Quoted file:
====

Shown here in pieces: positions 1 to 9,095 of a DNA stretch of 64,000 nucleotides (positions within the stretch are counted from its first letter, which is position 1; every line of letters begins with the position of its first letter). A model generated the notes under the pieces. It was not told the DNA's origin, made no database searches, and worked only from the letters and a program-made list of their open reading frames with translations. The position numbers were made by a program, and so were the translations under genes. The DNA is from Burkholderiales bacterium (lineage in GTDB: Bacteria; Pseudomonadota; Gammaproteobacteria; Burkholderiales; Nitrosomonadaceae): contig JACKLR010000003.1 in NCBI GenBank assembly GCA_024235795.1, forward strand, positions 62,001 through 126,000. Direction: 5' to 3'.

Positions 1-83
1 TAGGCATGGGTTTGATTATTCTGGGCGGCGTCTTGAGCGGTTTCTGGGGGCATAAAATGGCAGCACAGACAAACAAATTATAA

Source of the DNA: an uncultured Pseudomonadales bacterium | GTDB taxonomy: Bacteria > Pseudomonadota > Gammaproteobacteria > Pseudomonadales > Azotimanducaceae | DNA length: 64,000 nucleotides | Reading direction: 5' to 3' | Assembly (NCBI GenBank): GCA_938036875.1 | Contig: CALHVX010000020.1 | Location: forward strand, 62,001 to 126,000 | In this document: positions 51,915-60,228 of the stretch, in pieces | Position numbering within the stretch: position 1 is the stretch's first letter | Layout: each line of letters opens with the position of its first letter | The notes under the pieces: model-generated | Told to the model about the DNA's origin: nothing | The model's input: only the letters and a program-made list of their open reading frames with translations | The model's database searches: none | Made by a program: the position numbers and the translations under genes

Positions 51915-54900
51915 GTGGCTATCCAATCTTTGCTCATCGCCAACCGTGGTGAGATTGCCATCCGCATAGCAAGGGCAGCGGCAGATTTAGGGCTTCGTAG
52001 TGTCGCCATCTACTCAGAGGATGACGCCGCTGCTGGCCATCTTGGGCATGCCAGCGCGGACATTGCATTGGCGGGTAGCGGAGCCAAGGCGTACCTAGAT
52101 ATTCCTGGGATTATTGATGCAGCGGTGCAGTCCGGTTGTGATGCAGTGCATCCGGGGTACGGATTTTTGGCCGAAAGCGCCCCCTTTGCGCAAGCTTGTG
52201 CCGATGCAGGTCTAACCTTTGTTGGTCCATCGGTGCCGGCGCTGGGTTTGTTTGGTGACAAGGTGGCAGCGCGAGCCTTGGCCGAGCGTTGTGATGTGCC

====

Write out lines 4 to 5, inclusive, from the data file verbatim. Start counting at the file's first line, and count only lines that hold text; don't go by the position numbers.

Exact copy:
Source of the DNA: an uncultured Pseudomonadales bacterium | GTDB taxonomy: Bacteria > Pseudomonadota > Gammaproteobacteria > Pseudomonadales > Azotimanducaceae | DNA length: 64,000 nucleotides | Reading direction: 5' to 3' | Assembly (NCBI GenBank): GCA_938036875.1 | Contig: CALHVX010000020.1 | Location: forward strand, 62,001 to 126,000 | In this document: positions 51,915-60,228 of the stretch, in pieces | Position numbering within the stretch: position 1 is the stretch's first letter | Layout: each line of letters opens with the position of its first letter | The notes under the pieces: model-generated | Told to the model about the DNA's origin: nothing | The model's input: only the letters and a program-made list of their open reading frames with translations | The model's database searches: none | Made by a program: the position numbers and the translations under genes

Positions 51915-54900